I recently learned that it’s common practice for each child to be treated for worms upon moving into an orphanage and then all of the children are retreated every 3 months. Think about it. Who wants to collect a stool sample from every child in the place? Treatment is simple and involves taking one dose of medication by mouth. Saturday I participated in an outreach to an orphanage called Save Them Young near Tema where about 45 children of various ages live. All of the children older than 2 lined up to take the medicine and swallowed more than 1 tablespoon of the liquid despite some of the icky faces they made. I must say that I was impressed, because I don’t think most American children would have been quite so cooperative.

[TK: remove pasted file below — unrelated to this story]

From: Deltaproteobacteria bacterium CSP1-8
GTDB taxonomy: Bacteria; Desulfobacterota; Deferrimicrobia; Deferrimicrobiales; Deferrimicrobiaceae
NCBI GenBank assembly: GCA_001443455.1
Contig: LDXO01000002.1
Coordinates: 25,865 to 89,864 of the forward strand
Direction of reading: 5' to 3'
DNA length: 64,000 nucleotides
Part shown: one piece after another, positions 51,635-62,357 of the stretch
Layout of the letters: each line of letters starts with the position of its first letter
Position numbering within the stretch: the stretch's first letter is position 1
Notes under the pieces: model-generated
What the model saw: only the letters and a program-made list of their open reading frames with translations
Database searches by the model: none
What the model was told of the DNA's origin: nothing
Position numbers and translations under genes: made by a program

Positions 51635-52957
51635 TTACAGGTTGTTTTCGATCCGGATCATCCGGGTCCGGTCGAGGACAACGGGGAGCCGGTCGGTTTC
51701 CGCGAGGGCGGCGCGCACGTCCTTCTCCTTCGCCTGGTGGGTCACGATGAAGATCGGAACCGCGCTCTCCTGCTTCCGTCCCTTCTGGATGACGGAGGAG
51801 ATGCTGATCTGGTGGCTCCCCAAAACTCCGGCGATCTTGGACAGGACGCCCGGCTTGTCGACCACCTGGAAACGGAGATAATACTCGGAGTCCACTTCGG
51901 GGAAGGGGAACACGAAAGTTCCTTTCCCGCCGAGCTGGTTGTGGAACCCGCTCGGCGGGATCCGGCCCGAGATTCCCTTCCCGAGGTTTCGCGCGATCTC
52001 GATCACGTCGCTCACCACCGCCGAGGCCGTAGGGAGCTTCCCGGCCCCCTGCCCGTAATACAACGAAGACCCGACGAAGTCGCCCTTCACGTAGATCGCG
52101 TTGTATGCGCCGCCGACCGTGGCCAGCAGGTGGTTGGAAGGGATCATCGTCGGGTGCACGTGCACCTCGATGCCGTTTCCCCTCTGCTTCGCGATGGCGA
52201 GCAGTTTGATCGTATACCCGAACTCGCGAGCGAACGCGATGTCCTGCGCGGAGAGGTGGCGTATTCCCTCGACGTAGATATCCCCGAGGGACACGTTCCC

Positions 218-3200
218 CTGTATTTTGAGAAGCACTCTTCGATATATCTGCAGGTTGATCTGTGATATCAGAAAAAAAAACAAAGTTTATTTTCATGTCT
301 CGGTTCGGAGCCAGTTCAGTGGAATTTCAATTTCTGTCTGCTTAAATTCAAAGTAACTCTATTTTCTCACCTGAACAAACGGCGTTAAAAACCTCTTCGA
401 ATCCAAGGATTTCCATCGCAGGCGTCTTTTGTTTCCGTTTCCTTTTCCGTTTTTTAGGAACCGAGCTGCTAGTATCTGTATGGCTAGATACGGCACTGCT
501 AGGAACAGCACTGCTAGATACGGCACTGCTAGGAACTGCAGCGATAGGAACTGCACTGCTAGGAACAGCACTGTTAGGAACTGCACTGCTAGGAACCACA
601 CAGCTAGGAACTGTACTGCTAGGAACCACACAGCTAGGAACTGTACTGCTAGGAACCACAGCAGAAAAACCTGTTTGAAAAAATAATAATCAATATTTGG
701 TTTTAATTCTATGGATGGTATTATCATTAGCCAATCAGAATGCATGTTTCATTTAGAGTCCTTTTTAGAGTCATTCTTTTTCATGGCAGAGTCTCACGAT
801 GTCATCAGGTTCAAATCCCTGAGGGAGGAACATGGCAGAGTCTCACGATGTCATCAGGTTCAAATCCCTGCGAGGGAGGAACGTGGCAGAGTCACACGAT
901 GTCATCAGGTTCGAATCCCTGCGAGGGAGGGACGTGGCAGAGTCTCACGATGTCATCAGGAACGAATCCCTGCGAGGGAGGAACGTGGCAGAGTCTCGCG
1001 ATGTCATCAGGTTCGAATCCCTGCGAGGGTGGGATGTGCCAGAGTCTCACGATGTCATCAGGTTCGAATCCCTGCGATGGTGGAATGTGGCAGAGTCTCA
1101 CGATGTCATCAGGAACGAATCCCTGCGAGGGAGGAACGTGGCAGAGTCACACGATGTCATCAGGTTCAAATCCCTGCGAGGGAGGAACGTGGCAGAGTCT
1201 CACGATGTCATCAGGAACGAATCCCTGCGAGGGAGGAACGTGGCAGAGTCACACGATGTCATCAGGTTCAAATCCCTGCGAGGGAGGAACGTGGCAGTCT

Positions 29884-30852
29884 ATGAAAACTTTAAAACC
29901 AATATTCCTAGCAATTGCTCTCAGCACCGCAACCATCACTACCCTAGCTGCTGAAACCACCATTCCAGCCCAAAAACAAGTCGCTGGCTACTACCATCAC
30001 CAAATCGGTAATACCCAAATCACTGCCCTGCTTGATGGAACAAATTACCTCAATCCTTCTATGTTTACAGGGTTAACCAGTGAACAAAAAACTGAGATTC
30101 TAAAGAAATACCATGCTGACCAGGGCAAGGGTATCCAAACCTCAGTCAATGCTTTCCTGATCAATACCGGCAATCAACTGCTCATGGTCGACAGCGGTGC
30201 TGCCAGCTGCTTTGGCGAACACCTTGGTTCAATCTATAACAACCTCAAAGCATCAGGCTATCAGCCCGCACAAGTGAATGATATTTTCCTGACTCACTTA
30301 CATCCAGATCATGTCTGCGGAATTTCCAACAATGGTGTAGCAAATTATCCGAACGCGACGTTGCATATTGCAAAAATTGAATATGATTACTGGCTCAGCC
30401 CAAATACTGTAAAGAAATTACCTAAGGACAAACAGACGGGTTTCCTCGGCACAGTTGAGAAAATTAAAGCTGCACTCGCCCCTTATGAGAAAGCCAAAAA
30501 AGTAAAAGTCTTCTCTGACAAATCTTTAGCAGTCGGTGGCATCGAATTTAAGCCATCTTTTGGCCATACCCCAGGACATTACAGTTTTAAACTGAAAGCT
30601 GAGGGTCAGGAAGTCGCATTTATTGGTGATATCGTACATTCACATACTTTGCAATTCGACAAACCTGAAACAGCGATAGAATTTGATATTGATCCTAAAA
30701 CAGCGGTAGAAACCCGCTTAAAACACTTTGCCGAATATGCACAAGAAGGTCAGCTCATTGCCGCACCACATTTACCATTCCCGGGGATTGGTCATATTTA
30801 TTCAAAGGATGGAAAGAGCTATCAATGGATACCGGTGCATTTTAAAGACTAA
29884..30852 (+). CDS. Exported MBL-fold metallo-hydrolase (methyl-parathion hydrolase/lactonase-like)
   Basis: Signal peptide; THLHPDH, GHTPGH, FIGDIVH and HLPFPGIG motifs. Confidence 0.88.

Apparently, it’s not uncommon for children, and even adults, to become infested with pinworms, threadworms, whipworms, large roundworms, hookworms, and tapeworms here in Ghana. I want to note that these parasites are not completely uncommon in the US, either. As a result of poor sanitation, poor hygiene, contact with contaminated soil, and eating undercooked or contaminated food and water, these parasites enter the body through the mouth (or skin in the case of one type) and live in the intestines of their hosts. Knowing my increased likelihood of being or becoming a home for these unwelcome guests, I willingly swallowed the dose of medicine that was offered to me. I mean really, who wants worms anyway?